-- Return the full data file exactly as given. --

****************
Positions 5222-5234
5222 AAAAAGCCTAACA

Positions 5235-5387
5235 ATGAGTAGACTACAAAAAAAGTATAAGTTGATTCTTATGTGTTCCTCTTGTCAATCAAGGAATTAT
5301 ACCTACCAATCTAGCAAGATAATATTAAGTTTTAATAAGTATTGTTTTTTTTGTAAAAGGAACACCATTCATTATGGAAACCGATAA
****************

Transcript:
Positions 5222-5234
5222 AAAAAGCCTAACA

Positions 5235-5387
5235 ATGAGTAGACTACAAAAAAAGTATAAGTTGATTCTTATGTGTTCCTCTTGTCAATCAAGGAATTAT
5301 ACCTACCAATCTAGCAAGATAATATTAAGTTTTAATAAGTATTGTTTTTTTTGTAAAAGGAACACCATTCATTATGGAAACCGATAA